RELATIONSHIP BETWEEN AGING AND SEXUAL DEPRESSION
Sexuality is one aspect of the emotional and physical intimacy that men and women experience throughout their lives. In adulthood, the closest intimacy is accomplished by physical and sexual relationships. Sexual intimacy is desired by older adults when there is a partner and a health status that allows sexual relationships. Older individuals desire to love and enjoy sexual activity in relation to personal circumstances, and when health status allows them to experience close relations, most often within marriage. Normal changes occur in the phases of a sexual cycle with aging, mainly men needing more time and stimulation to achieve a complete erection.
Many people want and need to be close to others as they grow older. For some, this includes the desire to continue an active, satisfying sex life. With aging, that may mean adapting the sexual activity to accommodate physical, health, and other changes.
There are many different ways to have sex and be intimate alone or with a partner. The expression of your sexuality could include many types of touch or stimulation. Some adults may choose not to engage in sexual activity, and that’s also normal.
Here, we explore some of the common problems older adults may face with sex.
Changes that occur with aging
Normal aging brings physical changes in both men and women. These changes sometimes affect the ability to have and enjoy sex.
- Changes in the vagina: As a woman ages, her vagina can shorten and narrow. Her vaginal walls can become thinner and a little stiffer. Most women will have less vaginal lubrication, and it may take more time for the vagina to naturally lubricate itself. These changes could make certain types of sexual activity, such as vaginal penetration, painful or less desirable.
- As men get older, impotence (also called erectile dysfunction, or ED) becomes more common. ED is the loss of ability to have and keep an erection. ED may cause a man to take longer to have an erection. His erection may not be as firm or as large as it used to be. The loss of erection after orgasm may happen more quickly, or it may take longer before another erection is possible.
Talk with your partner about these changes and how you are feeling. Your doctor may have suggestions to help make sex easier.
What Causes Sexual Problems?
Some illnesses, disabilities, medicines, and surgeries can affect your ability to have and enjoy sex. This includes:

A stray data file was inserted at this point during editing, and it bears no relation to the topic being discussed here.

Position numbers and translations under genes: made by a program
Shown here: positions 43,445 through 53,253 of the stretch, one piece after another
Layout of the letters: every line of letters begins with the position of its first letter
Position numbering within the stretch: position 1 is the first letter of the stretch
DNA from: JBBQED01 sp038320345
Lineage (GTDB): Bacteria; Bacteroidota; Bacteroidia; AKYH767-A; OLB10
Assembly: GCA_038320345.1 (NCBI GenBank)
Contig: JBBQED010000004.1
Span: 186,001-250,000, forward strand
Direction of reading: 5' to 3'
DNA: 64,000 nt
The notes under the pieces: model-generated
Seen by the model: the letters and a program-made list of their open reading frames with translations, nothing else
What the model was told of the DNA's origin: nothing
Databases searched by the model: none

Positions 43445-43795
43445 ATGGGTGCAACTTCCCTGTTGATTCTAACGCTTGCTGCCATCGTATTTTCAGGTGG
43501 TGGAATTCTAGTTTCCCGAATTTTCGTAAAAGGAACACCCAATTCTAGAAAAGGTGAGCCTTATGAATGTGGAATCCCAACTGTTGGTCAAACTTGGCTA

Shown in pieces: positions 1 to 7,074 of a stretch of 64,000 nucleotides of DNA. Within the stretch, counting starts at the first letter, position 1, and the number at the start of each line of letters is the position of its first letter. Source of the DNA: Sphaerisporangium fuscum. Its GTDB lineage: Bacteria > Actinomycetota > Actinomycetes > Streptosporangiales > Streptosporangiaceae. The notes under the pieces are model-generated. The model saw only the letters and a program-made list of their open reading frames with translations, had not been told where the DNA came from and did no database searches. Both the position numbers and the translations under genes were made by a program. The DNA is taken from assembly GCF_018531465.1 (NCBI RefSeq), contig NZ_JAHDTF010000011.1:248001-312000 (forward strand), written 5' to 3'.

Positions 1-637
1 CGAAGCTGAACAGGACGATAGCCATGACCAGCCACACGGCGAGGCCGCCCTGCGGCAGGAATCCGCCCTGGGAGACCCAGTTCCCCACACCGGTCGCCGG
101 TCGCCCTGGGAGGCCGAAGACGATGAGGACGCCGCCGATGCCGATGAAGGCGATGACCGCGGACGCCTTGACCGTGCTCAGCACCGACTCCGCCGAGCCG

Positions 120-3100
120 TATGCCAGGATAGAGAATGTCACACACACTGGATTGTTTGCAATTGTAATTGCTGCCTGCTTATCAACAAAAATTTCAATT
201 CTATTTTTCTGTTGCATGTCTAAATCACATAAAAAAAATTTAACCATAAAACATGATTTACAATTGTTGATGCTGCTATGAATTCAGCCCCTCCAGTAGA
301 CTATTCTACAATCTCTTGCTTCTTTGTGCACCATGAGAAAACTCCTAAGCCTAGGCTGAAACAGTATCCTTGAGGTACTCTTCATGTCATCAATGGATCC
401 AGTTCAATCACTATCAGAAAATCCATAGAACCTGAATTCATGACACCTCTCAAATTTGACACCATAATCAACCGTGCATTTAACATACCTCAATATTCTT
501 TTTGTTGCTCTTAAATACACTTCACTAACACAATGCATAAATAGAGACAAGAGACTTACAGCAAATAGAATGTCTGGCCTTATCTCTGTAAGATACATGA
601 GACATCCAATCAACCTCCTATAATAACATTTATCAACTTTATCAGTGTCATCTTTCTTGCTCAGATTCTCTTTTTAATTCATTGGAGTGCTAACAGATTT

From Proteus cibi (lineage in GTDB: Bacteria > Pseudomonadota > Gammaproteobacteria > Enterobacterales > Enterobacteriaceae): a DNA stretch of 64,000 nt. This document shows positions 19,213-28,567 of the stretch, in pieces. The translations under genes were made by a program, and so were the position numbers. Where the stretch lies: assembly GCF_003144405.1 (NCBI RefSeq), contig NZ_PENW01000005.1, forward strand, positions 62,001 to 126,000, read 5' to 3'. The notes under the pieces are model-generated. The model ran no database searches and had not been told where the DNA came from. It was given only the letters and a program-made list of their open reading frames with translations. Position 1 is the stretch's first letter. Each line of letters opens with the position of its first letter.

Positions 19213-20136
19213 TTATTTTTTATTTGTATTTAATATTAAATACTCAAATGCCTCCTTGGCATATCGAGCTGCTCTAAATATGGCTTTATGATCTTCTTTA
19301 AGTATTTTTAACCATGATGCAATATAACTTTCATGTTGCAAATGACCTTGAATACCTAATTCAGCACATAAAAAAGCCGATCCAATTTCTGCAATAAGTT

- Chronic pain.
- Heart disease
Can Emotions Play a Part?
Sexuality is often a delicate balance of emotional and physical issues. How you feel may affect what you are able to do and what you want to do. Many older couples find greater satisfaction in their sex lives than they did when they were younger. In many cases, they have fewer distractions, more time and privacy, no worries about getting pregnant, and greater intimacy with a lifelong partner.
As we age, our bodies change, including our weight, skin, and muscle tone, and some older adults don’t feel as comfortable in their aging bodies. Older adults, men and women alike, may worry that their partners will no longer find them attractive. Aging-related sexual problems like the ones listed above can cause stress and worry. This worry can get in the way of enjoying fulfilling sex life.
Older couples face the same daily stresses that affect people of any age. They may also have the added concerns of illness, retirement, and lifestyle changes, all of which may lead to sexual difficulties. Talk openly with your partner, and try not to blame yourself or your partner. You may also find it helpful to talk with a therapist, either alone or with your partner. Some therapists have special training in helping with sexual problems. If you sense changes in your partner’s attitude toward sex, don’t assume they are no longer interested in you or inactive sex life. Talk about it. Many of the things that cause sexual problems in older adults can be helped.
What Can I Do?
There are things you can do on your own for active and enjoyable sex life. If you have a long-term partner, take time to enjoy each other and to understand the changes you both are facing.
Don’t be afraid to talk with your doctor if you have a problem that affects your sex life.
If you’re in a relationship, you and your partner may discover new ways to be together as you get older. Talk to your partner or partners about your needs. You may find that affection, hugging, kissing, touching, and spending time together can be just what you need, or a path to greater intimacy and sex.